August 26, 2012 at 4:57 pm

  2. I can only attest to what @Fr. is saying. As for German-speaking countries (i.e., Germany, Austria, Switzerland) we additionally see (post-)graduate education that is VERY different from the Anglo-American system. Doctoral candidates must have at least Master’s degree to begin with, there are hardly any formal course requirements, and most of them are involved in teaching/tutoring from day one of their research. Once you get you’re doctorate you may apply for a tenure-track position (junior professor, which only has been introduced recently), but the majority of Ph.D.s goes on the work on their Habilitation (usually a series of publications or another book after your dissertation) to get hired another 4-5 years after your Ph.D. right into a tenured position at (necessarily) another institution. VERY different, so grad skool rulz are fun to read and certainly feel like generally good advise, but have little value for those looking to stay in the European and especially in the German-speaking market.

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    Steffen

    August 26, 2012 at 7:27 pm

  3. The main reason why Grad Skool is mostly just a nice read for European scholars might be indeed that the mechanisms of academic careers are quite different than in the US. It is changing now, but doctoral studies meant something else than attending grad school. Also, most of the researchers in the social sciences dropped out of academica after finishing their doctoral thesis.

    For an interesting personal account to the academic job market in Europe see Mathias Risse’s statement about is nearly appointment in Frankfurt: http://leiterreports.typepad.com/blog/2012/04/the-future-of-political-philosophy-in-germany.html?cid=6a00d8341c2e6353ef0168e9e8fbc4970c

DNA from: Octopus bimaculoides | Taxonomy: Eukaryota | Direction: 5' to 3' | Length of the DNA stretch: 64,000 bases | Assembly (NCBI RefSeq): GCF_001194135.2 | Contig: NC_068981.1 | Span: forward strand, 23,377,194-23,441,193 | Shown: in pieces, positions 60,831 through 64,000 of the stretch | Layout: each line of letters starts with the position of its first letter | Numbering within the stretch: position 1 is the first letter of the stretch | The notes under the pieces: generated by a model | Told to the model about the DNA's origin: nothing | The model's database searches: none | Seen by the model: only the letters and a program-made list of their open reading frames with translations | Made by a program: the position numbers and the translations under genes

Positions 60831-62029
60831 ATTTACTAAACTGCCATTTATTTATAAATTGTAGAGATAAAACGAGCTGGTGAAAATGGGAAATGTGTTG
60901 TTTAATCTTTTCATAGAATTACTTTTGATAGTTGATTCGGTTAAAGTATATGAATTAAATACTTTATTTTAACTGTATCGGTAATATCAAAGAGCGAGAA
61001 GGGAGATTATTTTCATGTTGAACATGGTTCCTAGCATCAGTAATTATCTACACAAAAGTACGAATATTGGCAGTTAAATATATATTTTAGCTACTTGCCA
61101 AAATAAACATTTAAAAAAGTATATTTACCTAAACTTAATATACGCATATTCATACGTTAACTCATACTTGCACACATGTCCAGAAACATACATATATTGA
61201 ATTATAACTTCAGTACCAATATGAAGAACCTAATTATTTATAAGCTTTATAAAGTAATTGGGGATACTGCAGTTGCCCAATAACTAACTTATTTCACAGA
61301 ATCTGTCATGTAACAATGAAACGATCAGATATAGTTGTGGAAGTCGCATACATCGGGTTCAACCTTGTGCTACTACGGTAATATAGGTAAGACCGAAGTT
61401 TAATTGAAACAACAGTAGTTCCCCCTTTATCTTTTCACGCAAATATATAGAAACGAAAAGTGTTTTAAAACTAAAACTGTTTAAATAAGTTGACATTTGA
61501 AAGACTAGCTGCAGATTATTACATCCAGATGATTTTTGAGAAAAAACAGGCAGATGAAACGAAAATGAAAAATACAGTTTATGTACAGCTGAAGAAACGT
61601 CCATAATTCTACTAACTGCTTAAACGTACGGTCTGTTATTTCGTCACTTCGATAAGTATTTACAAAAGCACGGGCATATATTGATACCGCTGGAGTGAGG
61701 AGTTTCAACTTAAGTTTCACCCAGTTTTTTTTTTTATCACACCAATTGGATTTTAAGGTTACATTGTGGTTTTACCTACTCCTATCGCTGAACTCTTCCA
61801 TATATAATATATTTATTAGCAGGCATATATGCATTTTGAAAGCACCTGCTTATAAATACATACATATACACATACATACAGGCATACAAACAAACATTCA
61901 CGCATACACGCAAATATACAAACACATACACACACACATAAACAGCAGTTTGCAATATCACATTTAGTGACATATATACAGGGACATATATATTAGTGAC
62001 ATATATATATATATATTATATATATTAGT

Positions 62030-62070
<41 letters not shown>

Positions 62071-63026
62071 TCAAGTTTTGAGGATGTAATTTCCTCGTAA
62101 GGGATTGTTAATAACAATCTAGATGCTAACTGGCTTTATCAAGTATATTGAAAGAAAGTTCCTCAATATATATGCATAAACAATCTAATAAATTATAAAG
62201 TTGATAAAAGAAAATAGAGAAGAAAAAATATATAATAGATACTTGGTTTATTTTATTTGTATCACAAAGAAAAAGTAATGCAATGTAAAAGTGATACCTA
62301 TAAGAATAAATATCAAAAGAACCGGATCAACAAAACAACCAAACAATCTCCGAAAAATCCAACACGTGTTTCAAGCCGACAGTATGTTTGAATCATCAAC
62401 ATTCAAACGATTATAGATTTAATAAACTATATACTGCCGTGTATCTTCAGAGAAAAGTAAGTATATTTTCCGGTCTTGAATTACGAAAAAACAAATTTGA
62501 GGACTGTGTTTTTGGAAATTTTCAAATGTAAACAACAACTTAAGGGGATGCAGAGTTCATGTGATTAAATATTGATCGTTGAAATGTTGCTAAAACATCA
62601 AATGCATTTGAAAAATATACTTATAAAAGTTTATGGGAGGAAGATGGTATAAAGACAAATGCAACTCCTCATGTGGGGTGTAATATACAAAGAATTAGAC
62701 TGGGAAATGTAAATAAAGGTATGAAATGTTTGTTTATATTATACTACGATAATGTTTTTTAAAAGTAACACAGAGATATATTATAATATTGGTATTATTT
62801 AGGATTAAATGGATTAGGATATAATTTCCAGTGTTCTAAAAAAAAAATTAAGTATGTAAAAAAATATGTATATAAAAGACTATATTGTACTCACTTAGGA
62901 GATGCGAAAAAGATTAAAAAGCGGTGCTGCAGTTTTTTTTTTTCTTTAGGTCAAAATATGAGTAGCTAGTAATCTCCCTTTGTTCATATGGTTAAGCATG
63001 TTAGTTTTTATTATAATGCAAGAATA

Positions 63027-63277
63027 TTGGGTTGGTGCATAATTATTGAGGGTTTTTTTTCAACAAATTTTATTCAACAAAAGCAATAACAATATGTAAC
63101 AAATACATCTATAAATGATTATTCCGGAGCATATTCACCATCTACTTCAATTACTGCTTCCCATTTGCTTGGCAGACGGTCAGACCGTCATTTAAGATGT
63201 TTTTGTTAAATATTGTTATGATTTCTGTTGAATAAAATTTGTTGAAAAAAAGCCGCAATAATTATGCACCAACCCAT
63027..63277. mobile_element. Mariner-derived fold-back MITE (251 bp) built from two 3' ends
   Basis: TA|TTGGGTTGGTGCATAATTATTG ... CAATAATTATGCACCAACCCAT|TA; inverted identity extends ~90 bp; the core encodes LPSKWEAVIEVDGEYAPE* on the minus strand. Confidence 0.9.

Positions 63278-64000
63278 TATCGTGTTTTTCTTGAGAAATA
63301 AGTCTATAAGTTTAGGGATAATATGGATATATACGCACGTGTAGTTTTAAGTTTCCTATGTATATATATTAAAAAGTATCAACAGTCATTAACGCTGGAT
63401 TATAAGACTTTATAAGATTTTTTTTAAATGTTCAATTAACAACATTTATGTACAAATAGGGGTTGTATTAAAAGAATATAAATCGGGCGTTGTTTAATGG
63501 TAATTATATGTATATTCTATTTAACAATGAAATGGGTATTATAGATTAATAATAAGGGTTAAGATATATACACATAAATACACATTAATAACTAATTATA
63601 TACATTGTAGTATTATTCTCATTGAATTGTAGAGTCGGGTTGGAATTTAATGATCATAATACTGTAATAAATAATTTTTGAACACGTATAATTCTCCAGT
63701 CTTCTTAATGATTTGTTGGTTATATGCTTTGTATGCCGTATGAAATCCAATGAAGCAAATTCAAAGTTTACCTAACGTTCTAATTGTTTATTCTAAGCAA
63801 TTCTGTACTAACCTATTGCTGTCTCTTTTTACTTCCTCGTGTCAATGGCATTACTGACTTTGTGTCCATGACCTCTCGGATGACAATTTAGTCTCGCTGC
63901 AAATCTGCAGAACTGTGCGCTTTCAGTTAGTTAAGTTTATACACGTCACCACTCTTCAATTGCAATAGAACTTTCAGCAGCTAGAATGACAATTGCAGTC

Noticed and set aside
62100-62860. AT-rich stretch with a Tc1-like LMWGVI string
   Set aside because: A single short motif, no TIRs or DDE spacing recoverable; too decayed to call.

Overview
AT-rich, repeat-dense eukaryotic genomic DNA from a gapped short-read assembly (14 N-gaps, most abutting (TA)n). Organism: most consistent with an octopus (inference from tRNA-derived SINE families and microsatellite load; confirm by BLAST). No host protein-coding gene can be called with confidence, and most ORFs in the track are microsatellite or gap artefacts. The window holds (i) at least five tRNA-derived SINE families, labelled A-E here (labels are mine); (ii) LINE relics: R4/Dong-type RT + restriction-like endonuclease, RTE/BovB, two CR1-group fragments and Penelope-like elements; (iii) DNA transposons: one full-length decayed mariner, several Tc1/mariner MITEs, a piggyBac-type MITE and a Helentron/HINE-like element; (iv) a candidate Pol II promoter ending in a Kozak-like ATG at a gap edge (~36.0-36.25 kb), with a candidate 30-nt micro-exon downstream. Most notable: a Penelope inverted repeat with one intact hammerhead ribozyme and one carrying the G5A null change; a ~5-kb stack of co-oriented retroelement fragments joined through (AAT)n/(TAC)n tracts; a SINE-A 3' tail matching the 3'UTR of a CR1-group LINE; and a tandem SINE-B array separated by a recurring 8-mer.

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    SP

    August 26, 2012 at 8:41 pm

  4. Fr.

    August 27, 2012 at 7:02 am

  5. From a UK perspective, I am uncomfortable with the idea that there is a ‘European’ grad. school perspective as opposed the experiences of individual countries (what can I say, I am a splitter not a lumper). For example, the German speaking Habilitation is not a part of the UK process, and nor is there anything like the French ‘elite school’ emphasis (in terms of getting _academic_ jobs).

    Which is not to say UK academia does not have its own pathologies but rather that, like one of Tolstoy’s unhappy families, we are pathological in our own special way.

    That said the broad sweep of the grad school rulz are still relevant: publish, network, think ahead, think strategically. It’s the just the rules of the game are different.

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    adam hedgecoe

    August 29, 2012 at 1:06 pm

  6. […] Consistently, I’ve been told that the Rulz aren’t very relevant to European academia. So I asked for advice. I got some good feedback on the differences between the US and Europe, but the comments […]